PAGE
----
Hierdie is die LitNet-argief (2006–2012)
This is the LitNet archive (2006–2012)
Christina Engela - 2011-09-08
I drive a Mazda, but I still know what a Mercedes Benz looks like. I have had Beetles, a Kombi, a Renault, a Toyota and a Golf as well. I realise they are all cars, and I at least have an idea of what makes each of them different from the other, and about the thing that makes them go. I also know that cars make travelling from one place easier and better. It doesn't mean I have to hate the other makes, or refuse to drive in whatever car my neighbour drives.
What I’m trying to put across in my own rather quizzical way is religion. Yes, that. You may wonder what cars have to do with religion – let me clear it up for you: I have been finding out the hard way how ignorant some people are about religions other than their own. Let’s take Christianity as a prime example. Almost everyone in South Africa knows what Christianity is about, more or less – even non-Christians. Hindus know what is under the hood of Christianity, Pagans know how many gears it has, and Muslims even know how many cylinders and how many litres. How can they not, living in a country where we are still bombarded with "Christian" messaging in media, entertainment and culture every single day? But answer any average Christian who asks you what your religion is with "I’m a Pagan" or "I’m a Wiccan", and they will astonish you with their ignorance.
And then follows the Great Explanation. And then while explaining it, I am made to feel like a missionary trying to prove the worth of my beliefs and experiences, as if I am like them, trying to convince them to believe with me. I’m not. I have my own opinions about things religious, and have no desire to convince John and Jane Smith to toss away their crutches to follow me into the forest.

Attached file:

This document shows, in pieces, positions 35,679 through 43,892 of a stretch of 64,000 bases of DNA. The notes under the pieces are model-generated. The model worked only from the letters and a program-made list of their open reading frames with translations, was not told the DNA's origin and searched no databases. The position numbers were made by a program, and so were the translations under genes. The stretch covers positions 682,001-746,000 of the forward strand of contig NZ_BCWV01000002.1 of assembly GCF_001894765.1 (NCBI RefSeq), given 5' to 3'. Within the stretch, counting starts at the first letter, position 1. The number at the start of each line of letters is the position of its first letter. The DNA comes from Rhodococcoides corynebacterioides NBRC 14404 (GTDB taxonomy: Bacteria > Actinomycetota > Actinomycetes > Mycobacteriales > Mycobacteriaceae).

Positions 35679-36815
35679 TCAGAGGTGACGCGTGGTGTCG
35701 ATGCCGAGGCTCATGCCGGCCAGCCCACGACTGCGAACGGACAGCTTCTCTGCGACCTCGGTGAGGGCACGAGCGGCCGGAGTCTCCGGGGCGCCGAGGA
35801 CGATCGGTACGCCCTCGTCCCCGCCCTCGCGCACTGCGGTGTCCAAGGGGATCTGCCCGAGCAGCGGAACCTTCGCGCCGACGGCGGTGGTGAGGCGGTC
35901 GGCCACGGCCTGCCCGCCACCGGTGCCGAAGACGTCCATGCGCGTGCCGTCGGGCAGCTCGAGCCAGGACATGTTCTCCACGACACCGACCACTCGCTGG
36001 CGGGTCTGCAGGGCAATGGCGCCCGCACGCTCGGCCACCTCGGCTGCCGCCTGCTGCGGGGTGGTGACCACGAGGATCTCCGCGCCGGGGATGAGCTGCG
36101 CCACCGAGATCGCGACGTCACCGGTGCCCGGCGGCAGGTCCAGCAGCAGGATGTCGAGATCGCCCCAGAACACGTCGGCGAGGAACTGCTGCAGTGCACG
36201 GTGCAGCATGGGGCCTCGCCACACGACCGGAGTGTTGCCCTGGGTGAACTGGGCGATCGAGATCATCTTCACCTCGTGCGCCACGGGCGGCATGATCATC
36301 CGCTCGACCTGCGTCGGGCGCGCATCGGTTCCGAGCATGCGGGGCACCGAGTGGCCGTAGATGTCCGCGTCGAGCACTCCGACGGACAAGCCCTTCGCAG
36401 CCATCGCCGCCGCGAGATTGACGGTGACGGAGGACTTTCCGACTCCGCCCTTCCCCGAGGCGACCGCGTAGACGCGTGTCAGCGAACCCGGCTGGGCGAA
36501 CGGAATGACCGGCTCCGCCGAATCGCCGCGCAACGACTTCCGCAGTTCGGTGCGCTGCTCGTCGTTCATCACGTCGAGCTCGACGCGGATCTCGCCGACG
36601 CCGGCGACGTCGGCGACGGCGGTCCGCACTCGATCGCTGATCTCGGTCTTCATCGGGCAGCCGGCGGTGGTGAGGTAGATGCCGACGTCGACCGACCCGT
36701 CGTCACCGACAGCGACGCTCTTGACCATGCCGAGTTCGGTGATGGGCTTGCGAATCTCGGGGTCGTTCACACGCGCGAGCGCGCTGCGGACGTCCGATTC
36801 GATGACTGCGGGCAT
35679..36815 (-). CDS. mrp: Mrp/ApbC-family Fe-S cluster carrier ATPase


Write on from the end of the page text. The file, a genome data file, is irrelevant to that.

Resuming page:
In my experience, Christians are not encouraged to know details of other faiths and religions. They are indoctrinated from an early age to believe that Jews believe Christianity only half-way, Muslims are long-lost cousins who missed the boat, and anyone else who isn't a Christian is somehow "trapped" in some form of satanism, albeit some milder than others.
They have no idea about the significance of Pagan symbology, and condemn all Pagan signs as being "signs of satanic worship". They rip into Paganism and Pagan holy days and festivals without even being aware that their entire religion is built upon a foundation of Pagan traditions, holy days, rituals, symbology and imagery.
For those who doubt this, please read this related article on the matter.